this effect (Firat et al., 2016b).                                WMT De→En?        30.43    30.54   +0.11
                                                                  WMT Fr→En?        35.50    36.77   +1.27
4.2 Many to One                                                      Prod Ja→En     23.41    23.87   +0.46
                                                                    Prod Ko→En      25.42    25.47   +0.05
In this section we explore having multiple source lan-
                                                                     Prod Es→En     38.00    38.73   +0.73
guages and a single target language — the simplest                   Prod Pt→En     44.40    45.19   +0.79
way of combining language pairs. Since there is only
a single target language no additional source token is
required. We perform three sets of experiments:              The results are presented in Table 1. For all ex-
  • The first set of experiments is on the WMT            periments the multilingual models outperform the
    datasets, where De→En and Fr→En are com-              baseline single systems despite the above mentioned
    bined to train a multilingual model. Our base-        disadvantage with respect to the number of param-
    lines are two single language pair models:            eters available per language pair. One possible hy-
    De→En and Fr→En trained independently. We             pothesis explaining the gains is that the model has
    perform these experiments once with oversam-          been shown more English data on the target side,
    pling and once without.                               and that the source languages belong to the same
                                                          language families, so the model has learned useful
  • The second set of experiments is on production        generalizations.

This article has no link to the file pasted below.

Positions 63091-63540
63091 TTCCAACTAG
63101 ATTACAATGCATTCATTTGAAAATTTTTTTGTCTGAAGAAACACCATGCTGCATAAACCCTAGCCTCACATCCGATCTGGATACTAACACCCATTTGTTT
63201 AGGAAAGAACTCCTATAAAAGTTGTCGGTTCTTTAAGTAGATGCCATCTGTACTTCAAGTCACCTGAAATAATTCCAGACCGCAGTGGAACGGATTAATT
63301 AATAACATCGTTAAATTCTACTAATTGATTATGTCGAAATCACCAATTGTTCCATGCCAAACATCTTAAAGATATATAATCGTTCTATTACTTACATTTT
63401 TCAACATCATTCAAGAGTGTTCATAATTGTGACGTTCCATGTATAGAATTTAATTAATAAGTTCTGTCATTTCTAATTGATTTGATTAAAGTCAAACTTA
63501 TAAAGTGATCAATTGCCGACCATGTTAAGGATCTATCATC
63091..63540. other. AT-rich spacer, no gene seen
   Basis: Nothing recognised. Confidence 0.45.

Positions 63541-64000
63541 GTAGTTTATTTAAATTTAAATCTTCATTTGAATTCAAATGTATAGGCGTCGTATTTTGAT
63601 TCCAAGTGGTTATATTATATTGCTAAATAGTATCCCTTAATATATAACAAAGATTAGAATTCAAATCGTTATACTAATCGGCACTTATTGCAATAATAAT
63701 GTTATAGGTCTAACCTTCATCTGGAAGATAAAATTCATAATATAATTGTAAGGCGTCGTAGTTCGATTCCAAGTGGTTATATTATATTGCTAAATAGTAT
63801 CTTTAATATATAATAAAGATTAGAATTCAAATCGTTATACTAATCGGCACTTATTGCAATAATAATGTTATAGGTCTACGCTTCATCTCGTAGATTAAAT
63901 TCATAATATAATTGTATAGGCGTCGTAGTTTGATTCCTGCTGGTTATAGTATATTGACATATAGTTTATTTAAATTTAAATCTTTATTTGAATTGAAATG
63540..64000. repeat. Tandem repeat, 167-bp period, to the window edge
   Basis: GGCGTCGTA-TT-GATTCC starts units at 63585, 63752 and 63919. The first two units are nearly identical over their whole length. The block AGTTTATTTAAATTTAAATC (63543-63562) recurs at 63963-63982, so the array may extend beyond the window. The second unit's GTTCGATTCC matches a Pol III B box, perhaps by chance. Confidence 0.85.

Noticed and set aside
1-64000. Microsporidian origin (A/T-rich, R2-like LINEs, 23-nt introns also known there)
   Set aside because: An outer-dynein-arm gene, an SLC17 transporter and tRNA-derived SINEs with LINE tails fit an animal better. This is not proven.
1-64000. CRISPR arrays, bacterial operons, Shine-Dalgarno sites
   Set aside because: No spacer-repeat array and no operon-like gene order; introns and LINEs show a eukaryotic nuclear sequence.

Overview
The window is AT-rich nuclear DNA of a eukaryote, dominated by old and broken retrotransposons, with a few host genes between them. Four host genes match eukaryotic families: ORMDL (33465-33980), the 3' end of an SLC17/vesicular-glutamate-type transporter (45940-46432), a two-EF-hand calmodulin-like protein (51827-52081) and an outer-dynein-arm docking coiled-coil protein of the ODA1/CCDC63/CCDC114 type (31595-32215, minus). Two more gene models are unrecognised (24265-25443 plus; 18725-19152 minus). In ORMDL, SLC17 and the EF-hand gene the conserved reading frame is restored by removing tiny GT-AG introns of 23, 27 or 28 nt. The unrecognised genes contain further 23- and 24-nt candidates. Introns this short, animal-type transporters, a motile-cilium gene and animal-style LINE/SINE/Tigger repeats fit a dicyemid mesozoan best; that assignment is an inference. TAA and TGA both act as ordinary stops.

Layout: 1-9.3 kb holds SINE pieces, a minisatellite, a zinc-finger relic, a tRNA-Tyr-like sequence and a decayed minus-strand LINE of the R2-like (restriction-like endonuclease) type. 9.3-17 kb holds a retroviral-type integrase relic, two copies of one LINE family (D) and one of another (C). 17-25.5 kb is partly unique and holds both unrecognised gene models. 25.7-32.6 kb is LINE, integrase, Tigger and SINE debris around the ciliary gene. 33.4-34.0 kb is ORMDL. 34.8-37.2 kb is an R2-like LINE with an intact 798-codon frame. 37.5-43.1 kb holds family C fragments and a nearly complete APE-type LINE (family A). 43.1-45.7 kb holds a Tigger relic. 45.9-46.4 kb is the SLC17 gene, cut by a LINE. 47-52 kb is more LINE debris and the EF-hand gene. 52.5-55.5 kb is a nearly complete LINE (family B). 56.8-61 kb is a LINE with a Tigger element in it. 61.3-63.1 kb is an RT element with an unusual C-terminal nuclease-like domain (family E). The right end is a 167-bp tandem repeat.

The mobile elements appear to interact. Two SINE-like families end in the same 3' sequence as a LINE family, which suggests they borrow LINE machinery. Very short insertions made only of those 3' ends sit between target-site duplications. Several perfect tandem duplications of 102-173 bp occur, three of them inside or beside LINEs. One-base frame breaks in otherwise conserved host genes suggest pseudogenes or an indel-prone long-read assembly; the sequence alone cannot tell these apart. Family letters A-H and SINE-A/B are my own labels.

data where we combine Ja→En and Ko→En,                   For the WMT experiments, we obtain a maximum
    with oversampling. The baselines are two single       gain of +1.27 BLEU for Fr→En. Note that the re-
    language pair models trained independently.           sults on both the WMT test sets are better than other
                                                          published state-of-the-art results for a single model,
  • Finally, the third set of experiments is on pro-
                                                          to the best of our knowledge.
    duction data where we combine Es→En and
    Pt→En, with oversampling. The baselines are           4.3   One to Many
    again two single language pair models trained
                                                          In this section, we explore the application of our
    independently.
                                                          method when there is a single source language and
All of the multilingual and single language pair mod-     multiple target languages. Here we need to prepend
els have the same total number of parameters as the       the input with an additional token to specify the target
baseline NMT models trained on a single language          language. We perform three sets of experiments very
pair (using 1024 nodes, 8 LSTM layers and a shared        similar to the previous section.
wordpiece model vocabulary of 32k, a total of 255M           Table 2 summarizes the results when performing
parameters per model). A side effect of this equal        translations into multiple target languages. We see
choice of parameters is that it is presumably unfair to   that the multilingual models are comparable to, and
the multilingual models as the number of parameters       in some cases outperform, the baselines, but not al-
available per language pair is reduced by a factor of     ways. We obtain a large gain of +0.9 BLEU for
N compared to the single language pair models, if         En→Es. Unlike the previous set of results, there are